They thought it was all over. It isn’t now

In the second half of NUS National Conference, the debate over reform was completed and policy was passed on education, welfare, wider society and union development.

Conference had already accepted several amendments to proposed reforms – on corporate governance, apprentices and the size and make up of the annual event. Having earlier rejected the retention of the National Executive Council, delegates debated a novel replacement – a National Scrutiny Council (an “NSC”). Meetings of its twenty members (elected by STV, and with guaranteed FE and Womens places) will be held online and it will focus on officer accountability. It will retain the power to agree emergency motions between conferences.


There was then an interesting set of amendments on officers. The #SaveNUSTrans campaign proposed an amendment calling on NUS to restore that Full Time Officer (FTO) both in the transitional year ahead and in the future – and given it had already won the battle to fund it on Tuesday night, there was little to no opposition. Then a clever amendment from liberation officers called on NUS to restore other liberation officers when funding allowed – aiming to put those groups in the front of the queue if budgets improve. It passed almost unanimously, as did another amendment seeking to restore committees to liberation areas.

It means that the policy of NUS is to move from 20 to 12 FTOs – maintaining the NUS UK President, vice presidents for higher education, further education and welfare, three nations presidents and five liberation officers – but abolishing the deputies and womens’ sabbaticals in Wales and Scotland, the full-time international students’ position, and the vice presidents for society and citizenship and union development.

To round the debate on reform off, the proposed officer “cabinet” was renamed the (national) “executive” (committee), and “member directors” were tightened to be required to be students and to be ratified by the National Conference. Given the raft of amendments passed and the backing of the “liberation left”, the amended motion then sailed through its required two-thirds threshold.

There are lingering questions. Many of the reforms buried in the documents were really about corporate governance reform and board control over two new NUS entities which are unlikely to go on to be controversial. But many of the amendments passed look expensive and do water down some of what drafters believed would change the culture. A future row about budgets and liberation officers is now an odd-on certainty. And the question of transitional arrangements will be key, given different options could impact individual officers’ ability to re-stand. A company law meeting will now be convened to ratify the proposals.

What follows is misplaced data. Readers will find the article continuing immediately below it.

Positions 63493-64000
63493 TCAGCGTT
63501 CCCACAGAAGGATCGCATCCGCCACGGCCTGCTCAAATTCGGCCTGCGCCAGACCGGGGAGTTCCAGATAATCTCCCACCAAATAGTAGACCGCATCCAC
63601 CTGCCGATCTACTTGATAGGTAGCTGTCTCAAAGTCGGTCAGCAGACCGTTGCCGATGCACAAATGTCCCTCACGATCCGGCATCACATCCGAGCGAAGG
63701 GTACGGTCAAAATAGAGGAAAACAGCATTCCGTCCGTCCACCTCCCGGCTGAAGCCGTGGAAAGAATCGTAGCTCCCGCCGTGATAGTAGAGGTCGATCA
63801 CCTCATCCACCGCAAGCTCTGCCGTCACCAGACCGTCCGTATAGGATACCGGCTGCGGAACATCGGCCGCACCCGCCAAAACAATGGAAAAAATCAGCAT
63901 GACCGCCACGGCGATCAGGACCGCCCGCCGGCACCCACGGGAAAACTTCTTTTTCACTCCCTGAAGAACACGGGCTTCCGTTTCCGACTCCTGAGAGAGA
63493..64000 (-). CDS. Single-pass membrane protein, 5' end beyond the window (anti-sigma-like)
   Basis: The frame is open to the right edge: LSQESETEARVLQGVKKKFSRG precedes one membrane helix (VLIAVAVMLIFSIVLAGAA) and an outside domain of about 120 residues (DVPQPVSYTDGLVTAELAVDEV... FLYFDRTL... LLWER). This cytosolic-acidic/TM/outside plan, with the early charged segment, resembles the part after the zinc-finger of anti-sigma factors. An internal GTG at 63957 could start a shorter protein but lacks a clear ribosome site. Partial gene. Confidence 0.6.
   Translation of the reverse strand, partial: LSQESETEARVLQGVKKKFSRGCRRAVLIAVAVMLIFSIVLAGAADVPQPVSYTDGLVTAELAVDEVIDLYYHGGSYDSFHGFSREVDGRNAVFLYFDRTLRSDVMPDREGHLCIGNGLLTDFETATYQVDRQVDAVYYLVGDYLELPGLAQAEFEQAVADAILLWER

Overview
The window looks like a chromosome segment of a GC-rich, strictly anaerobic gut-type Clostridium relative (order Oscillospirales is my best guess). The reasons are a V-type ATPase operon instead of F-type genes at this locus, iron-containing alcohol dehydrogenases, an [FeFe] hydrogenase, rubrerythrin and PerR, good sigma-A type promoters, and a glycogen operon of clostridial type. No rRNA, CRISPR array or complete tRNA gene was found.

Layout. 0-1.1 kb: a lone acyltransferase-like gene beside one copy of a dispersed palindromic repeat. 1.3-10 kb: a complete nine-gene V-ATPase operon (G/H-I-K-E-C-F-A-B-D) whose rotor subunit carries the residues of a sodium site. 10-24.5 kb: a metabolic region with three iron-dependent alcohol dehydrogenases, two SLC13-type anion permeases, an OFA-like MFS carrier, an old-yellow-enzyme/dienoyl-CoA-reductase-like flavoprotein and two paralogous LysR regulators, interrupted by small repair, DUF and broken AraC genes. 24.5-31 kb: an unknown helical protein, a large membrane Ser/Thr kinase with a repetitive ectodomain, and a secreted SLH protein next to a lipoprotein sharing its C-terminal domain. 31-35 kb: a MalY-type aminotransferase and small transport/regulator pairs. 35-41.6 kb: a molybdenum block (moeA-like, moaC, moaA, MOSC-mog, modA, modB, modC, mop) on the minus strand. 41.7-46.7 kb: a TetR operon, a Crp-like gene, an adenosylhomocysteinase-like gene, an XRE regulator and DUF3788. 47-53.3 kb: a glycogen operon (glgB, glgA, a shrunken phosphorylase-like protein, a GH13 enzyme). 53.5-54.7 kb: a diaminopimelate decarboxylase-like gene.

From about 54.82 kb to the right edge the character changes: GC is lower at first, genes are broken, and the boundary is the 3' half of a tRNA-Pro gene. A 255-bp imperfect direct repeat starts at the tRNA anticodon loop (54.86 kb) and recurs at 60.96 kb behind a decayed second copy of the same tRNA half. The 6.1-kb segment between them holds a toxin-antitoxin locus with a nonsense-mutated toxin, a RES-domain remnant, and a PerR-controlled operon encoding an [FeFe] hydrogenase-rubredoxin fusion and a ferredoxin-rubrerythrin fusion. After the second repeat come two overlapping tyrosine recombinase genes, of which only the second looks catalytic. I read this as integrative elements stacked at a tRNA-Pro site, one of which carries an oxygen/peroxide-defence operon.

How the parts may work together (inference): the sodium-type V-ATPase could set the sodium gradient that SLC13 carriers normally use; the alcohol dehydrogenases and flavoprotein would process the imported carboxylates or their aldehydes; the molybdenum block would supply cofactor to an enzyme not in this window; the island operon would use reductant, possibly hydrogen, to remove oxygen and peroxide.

After lunch, the event finally got on to debating policy. It was hard to find a speech against anything proposed in the Welfare section, with motions on mental health, culturally competent care, student homelessness, sexual violence and hate crime all getting the thumbs up. There was a spirited debate about the efficacy of rent strikes led by Durham SU, and an interesting motion on institutional bursaries led by Lancaster. And proposals from King’s and Bristol mean that NUS will now campaign for a ban on universities making a profit from student accommodation, and will call on OfS to ensure that universities only offer a place to a student if they could guarantee that there was somewhere affordable to live.

Much was predictable in Education – NUS is still for free education, anti a graduate tax and against hidden course costs. Sadly some of the more interesting proposals promoted by SUs fell foul of the guillotine – postgrads who teach, placement students, fitness to study, admissions reform and university bailouts will all need to try again next year.

In the society and citizenship zone there was the usual smorgasbord of global and political issues, with a fun debate between Brexiteers, Lexiteers and People’s Vote centrists – perhaps inevitably, NUS will continue campaigning for The People’s Vote, working with For our Future’s Sake (FFS), to support migrant rights and non-UK students, and to extend freedom of movement. And there was almost no time left to debate union development – an attempt to shift a motion on the controversial Totum discount card up the agenda fell.

Then the conveyor belt of volunteer position candidates and some emotional closing remarks from outgoing President Shakira Martin, all of a sudden it was all over. It was a strange event in many ways, and whilst focused on change much was the same – the usual complaints about FE representation, procedure and inaccessibility were all present, and whilst Shakira Martin will be pleased with the reform results, she’ll be worried about who has been elected to lead the next stage. Those that had written off NUS won’t be pleased to learn that it will live another day – but there is clearly still debate to be had about what comes next.



One response to “They thought it was all over. It isn’t now

  1. Glad you think PGs who teach are an interesting area Jim – although that motion might not have been debated I was a bit surprised to see it there at all, as the Postgraduate Conference passed a very similar motion (Motion 101 in the Postgraduate resolutions: back in January, which should now be national policy anyway, I’m not aware of any objections being raised. Perhaps the fact this policy wasn’t noticed speaks to the need to have fewer and more obvious policy-setting conferences as will now be the case!

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